Ghana’s First Lady Mrs. Rebecca Akufo-Addo on Wednesday donated a phototherapy machine to the Cape Coast Teaching Hospital to aid in saving the lives of children who are jaundiced at birth.
The donation was made possible through the Rebecca Foundation.
Phototherapy is the process of using visible light to treat severe jaundice in the neonatal period.
The equipment worth GHS 30,000 was to enable the Hospital to prevent children from dying due to lack of heat.
It will also serve as an incubator to provide a safe and stable environment for new-born infants, often those born prematurely or with an illness or disability that makes them vulnerable for the first several months of life.
The presentation of the equipment was also to fulfil a request by the Hospital to the First Lady, when she last visited the facility in October this year to commission Obstetrics and Gynaecology Block, and a 16 bed Mothers Hostel.
During the presentation ceremony in Accra, Mrs. Akufo-Addo said during her visit to the Hospital, she was very much touched by efforts being made by the Hospital to save mothers and their babies from dying at birth.
She expressed the hope that the equipment would go a long way to assist the hospital to deal with many infant related illnesses for which phototherapy could remedy.
A Senior Clinical Technician, Equipment Unit, Cape Coast Teaching Hospital, Richard Agbeko Agbanyo, who received the machine on behalf of the hospital, said it would help in reducing the number of deaths among children who needed heat to survive.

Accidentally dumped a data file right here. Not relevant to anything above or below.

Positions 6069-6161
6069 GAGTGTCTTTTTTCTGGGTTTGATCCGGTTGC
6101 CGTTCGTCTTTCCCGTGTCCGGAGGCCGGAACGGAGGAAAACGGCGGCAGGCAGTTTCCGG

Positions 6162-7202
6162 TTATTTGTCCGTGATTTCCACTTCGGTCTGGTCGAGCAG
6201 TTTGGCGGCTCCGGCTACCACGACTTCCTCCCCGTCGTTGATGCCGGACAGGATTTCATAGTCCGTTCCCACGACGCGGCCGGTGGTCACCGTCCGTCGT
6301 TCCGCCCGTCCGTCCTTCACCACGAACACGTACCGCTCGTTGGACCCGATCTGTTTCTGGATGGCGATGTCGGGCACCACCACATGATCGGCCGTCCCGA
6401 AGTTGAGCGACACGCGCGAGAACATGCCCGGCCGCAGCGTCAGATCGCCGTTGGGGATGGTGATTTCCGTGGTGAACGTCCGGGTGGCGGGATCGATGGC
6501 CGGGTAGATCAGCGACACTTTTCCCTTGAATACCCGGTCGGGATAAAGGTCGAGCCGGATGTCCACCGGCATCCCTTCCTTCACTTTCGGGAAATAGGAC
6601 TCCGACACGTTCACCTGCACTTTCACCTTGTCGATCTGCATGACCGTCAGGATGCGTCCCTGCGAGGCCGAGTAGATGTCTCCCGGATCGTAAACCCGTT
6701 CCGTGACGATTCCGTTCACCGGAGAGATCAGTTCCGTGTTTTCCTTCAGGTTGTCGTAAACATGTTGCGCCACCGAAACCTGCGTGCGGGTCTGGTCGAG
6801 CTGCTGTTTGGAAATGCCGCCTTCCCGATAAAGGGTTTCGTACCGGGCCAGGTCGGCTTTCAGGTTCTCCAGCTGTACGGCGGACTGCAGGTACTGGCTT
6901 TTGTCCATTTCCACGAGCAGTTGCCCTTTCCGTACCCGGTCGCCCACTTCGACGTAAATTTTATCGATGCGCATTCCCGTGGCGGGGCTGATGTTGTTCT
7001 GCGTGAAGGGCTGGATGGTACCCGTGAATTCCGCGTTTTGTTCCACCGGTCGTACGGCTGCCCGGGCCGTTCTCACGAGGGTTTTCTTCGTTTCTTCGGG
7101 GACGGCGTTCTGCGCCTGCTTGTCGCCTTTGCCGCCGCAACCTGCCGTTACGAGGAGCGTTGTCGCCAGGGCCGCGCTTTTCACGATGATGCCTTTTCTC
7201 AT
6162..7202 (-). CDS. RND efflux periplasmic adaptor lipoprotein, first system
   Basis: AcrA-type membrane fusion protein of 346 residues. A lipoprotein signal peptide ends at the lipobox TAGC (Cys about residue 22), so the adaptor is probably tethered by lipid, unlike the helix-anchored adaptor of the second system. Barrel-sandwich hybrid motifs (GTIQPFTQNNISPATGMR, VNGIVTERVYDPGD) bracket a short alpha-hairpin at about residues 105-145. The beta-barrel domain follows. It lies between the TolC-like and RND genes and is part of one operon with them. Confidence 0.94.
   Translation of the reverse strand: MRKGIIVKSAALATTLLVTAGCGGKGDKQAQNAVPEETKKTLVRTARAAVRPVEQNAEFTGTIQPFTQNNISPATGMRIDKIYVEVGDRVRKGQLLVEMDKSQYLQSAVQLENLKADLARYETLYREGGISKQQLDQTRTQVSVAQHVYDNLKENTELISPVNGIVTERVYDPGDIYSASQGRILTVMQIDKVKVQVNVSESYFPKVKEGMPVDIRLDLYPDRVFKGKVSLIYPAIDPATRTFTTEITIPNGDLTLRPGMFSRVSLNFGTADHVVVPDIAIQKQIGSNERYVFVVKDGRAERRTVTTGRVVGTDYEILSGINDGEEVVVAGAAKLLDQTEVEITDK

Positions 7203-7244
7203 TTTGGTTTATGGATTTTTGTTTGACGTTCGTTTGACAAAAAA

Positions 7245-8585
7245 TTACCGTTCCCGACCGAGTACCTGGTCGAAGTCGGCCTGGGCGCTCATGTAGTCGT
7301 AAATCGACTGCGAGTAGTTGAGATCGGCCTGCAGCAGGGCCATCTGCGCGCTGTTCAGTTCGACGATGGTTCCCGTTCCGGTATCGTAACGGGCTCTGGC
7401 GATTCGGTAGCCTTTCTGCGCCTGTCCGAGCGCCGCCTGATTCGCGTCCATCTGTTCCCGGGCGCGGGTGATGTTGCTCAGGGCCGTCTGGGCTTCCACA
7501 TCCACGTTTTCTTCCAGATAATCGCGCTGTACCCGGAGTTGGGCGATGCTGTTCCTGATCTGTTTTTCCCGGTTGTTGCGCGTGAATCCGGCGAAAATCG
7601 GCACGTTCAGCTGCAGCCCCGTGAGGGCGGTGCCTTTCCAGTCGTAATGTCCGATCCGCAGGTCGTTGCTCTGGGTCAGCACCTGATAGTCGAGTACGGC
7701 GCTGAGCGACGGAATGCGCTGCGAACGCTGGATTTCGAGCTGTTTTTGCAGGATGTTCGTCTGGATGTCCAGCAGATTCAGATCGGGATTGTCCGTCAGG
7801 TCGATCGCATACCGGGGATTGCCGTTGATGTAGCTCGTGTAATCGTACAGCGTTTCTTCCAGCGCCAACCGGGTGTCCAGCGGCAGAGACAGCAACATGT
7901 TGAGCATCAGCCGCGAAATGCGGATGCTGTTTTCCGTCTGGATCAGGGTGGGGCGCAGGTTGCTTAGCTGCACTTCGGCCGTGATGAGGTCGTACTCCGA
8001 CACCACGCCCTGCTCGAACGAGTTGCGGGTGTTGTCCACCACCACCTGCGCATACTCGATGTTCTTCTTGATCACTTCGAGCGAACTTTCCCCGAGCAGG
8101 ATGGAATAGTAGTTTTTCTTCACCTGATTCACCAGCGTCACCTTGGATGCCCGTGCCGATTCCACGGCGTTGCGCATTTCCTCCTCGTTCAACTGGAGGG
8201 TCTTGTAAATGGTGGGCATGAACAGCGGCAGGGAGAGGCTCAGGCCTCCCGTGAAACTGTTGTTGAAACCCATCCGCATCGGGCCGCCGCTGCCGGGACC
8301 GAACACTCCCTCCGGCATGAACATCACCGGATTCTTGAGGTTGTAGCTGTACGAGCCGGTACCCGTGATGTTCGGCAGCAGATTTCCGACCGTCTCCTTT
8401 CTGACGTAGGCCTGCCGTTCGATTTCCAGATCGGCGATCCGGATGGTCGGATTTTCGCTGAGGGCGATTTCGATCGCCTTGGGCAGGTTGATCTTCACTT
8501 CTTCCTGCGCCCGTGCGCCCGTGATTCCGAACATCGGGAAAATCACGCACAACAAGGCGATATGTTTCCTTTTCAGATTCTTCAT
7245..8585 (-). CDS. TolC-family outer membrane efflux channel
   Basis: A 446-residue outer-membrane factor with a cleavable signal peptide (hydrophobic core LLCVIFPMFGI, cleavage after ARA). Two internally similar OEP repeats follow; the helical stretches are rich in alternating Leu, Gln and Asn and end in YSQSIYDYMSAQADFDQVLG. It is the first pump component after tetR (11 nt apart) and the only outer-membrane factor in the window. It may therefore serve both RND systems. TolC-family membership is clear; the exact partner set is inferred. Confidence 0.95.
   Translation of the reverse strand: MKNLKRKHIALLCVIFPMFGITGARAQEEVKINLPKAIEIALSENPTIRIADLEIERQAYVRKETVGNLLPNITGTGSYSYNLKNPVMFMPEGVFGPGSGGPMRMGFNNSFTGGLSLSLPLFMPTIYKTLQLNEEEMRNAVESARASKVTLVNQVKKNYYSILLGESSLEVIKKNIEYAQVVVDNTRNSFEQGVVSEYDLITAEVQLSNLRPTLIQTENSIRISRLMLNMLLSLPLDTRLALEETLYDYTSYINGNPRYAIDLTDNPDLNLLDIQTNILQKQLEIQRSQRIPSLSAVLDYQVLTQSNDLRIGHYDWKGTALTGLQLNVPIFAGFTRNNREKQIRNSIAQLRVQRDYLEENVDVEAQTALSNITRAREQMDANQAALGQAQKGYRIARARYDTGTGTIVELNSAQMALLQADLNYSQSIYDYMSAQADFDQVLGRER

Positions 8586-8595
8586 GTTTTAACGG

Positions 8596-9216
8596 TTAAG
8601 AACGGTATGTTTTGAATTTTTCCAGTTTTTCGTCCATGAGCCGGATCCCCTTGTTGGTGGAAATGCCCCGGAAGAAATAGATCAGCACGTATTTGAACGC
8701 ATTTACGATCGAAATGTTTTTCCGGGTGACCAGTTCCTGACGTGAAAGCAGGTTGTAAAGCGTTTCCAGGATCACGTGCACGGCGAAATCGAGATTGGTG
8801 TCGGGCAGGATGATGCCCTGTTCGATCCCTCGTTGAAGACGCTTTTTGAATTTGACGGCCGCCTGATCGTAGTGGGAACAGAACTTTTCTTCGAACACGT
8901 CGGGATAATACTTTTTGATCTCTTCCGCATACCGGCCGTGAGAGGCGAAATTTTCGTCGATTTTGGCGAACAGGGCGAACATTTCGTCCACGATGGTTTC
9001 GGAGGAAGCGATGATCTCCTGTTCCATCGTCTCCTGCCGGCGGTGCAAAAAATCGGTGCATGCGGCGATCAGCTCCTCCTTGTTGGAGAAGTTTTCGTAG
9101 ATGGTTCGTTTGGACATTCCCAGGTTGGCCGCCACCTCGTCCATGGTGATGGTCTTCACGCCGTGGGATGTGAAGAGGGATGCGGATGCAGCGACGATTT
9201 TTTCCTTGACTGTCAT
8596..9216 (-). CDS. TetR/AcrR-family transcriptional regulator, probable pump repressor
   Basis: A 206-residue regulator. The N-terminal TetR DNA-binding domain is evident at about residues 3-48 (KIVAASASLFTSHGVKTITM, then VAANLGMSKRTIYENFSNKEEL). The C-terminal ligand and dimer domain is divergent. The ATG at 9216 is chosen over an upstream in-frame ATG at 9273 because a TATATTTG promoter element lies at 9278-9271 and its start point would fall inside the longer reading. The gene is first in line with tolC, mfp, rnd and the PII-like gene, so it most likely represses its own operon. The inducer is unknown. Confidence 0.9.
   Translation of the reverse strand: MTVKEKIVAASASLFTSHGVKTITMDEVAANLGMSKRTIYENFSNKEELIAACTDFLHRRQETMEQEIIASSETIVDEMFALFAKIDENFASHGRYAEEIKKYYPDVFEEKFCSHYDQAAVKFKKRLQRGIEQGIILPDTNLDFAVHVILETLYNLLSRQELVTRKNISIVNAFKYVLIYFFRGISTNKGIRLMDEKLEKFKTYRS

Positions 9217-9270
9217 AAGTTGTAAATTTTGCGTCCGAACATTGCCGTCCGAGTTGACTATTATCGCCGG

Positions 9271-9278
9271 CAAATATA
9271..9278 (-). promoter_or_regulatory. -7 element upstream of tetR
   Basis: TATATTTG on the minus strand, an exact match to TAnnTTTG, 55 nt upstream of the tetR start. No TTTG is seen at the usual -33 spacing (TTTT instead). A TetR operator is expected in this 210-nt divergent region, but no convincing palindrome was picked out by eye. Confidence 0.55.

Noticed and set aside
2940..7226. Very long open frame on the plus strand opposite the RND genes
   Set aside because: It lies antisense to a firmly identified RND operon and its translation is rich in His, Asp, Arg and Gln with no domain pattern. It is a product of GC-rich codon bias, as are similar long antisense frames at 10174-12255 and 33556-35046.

He thanked the First Lady for the gesture, saying the hospital had four of the machines but two were currently out of order, which had put a lot of stress on the other two.
Mr. Agbanyo, therefore, said the First Lady’s gesture would greatly help ease the pressure on the two working machines, saying at least in a day, four newly born children needed to be put on a phototherapy machine.
The situation, he said, sometimes compels the hospital to put two babies in a machine meant for one, a practice which was not conducive for the survival of the infants.
In a related development, a Canadian-based philanthropist, Dr. George Boahen Ansong, who is also a dental practitioner with the Royal Dental Clinic, in Toronto, Canada, has donated assorted dental products to the Rebecca Foundation in Accra.
The products included boxes of tooth paste, dental aids, dental bibs and other dental accessories.
The products donated on behalf of Dr. Ansong by members of his family, led by Mr Dave Amankwa, were aimed at supporting the work of the First Lady.
According to Mr Amankwa, the donation was for onward presentation to mothers and their children with an aim to promoting good oral health care among them.
Mrs. Akufo-Addo thanked the philanthropist for the kind gesture, saying it would help promote good oral health care among beneficiary mothers and the children.
She commended the management of Royale Dental Clinic “for not sitting on the fence to admire the good works of the Rebecca Foundation, but rather, jumping on board to assist promote a worthy cause”.
The First Lady urged other companies and individuals to emulate Royale Dental Clinic by contributing through the Rebecca Foundation to provide for the poor and vulnerable in society, especially mothers and children.